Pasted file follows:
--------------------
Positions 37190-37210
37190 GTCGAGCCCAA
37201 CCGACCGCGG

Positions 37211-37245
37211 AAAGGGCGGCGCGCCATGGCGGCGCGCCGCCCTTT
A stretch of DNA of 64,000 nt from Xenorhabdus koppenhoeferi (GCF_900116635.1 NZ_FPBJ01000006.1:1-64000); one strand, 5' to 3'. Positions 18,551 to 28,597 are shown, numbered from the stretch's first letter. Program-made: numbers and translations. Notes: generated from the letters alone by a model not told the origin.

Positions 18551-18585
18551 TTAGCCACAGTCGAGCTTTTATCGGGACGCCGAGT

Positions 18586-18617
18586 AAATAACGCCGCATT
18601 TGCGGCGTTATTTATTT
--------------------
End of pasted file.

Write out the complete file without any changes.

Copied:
Positions 37190-37210
37190 GTCGAGCCCAA
37201 CCGACCGCGG

Positions 37211-37245
37211 AAAGGGCGGCGCGCCATGGCGGCGCGCCGCCCTTT
A stretch of DNA of 64,000 nt from Xenorhabdus koppenhoeferi (GCF_900116635.1 NZ_FPBJ01000006.1:1-64000); one strand, 5' to 3'. Positions 18,551 to 28,597 are shown, numbered from the stretch's first letter. Program-made: numbers and translations. Notes: generated from the letters alone by a model not told the origin.

Positions 18551-18585
18551 TTAGCCACAGTCGAGCTTTTATCGGGACGCCGAGT

Positions 18586-18617
18586 AAATAACGCCGCATT
18601 TGCGGCGTTATTTATTT